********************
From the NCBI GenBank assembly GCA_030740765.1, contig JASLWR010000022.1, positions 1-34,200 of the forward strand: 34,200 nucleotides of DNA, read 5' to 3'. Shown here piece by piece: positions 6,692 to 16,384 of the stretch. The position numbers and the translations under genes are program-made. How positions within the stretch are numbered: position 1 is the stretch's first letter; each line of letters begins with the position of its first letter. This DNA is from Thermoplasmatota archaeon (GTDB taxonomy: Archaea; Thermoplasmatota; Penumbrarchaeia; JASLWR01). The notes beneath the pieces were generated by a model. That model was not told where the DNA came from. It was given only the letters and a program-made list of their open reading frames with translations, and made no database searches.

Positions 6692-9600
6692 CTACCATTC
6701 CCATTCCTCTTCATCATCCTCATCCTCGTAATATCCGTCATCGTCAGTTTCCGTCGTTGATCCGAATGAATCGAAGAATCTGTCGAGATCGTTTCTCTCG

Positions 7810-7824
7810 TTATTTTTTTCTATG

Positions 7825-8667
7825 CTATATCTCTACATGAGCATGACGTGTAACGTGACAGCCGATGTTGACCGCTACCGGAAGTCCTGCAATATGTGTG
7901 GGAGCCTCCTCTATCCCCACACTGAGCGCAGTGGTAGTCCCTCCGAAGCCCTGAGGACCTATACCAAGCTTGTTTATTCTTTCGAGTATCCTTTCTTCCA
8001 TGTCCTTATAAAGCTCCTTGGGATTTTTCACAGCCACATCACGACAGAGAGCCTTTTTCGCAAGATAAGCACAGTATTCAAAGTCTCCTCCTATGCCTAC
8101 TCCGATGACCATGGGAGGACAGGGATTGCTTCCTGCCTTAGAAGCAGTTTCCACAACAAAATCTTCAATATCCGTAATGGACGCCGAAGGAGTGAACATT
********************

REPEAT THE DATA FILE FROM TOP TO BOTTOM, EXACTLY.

From the NCBI GenBank assembly GCA_030740765.1, contig JASLWR010000022.1, positions 1-34,200 of the forward strand: 34,200 nucleotides of DNA, read 5' to 3'. Shown here piece by piece: positions 6,692 to 16,384 of the stretch. The position numbers and the translations under genes are program-made. How positions within the stretch are numbered: position 1 is the stretch's first letter; each line of letters begins with the position of its first letter. This DNA is from Thermoplasmatota archaeon (GTDB taxonomy: Archaea; Thermoplasmatota; Penumbrarchaeia; JASLWR01). The notes beneath the pieces were generated by a model. That model was not told where the DNA came from. It was given only the letters and a program-made list of their open reading frames with translations, and made no database searches.

Positions 6692-9600
6692 CTACCATTC
6701 CCATTCCTCTTCATCATCCTCATCCTCGTAATATCCGTCATCGTCAGTTTCCGTCGTTGATCCGAATGAATCGAAGAATCTGTCGAGATCGTTTCTCTCG

Positions 7810-7824
7810 TTATTTTTTTCTATG

Positions 7825-8667
7825 CTATATCTCTACATGAGCATGACGTGTAACGTGACAGCCGATGTTGACCGCTACCGGAAGTCCTGCAATATGTGTG
7901 GGAGCCTCCTCTATCCCCACACTGAGCGCAGTGGTAGTCCCTCCGAAGCCCTGAGGACCTATACCAAGCTTGTTTATTCTTTCGAGTATCCTTTCTTCCA
8001 TGTCCTTATAAAGCTCCTTGGGATTTTTCACAGCCACATCACGACAGAGAGCCTTTTTCGCAAGATAAGCACAGTATTCAAAGTCTCCTCCTATGCCTAC
8101 TCCGATGACCATGGGAGGACAGGGATTGCTTCCTGCCTTAGAAGCAGTTTCCACAACAAAATCTTCAATATCCGTAATGGACGCCGAAGGAGTGAACATT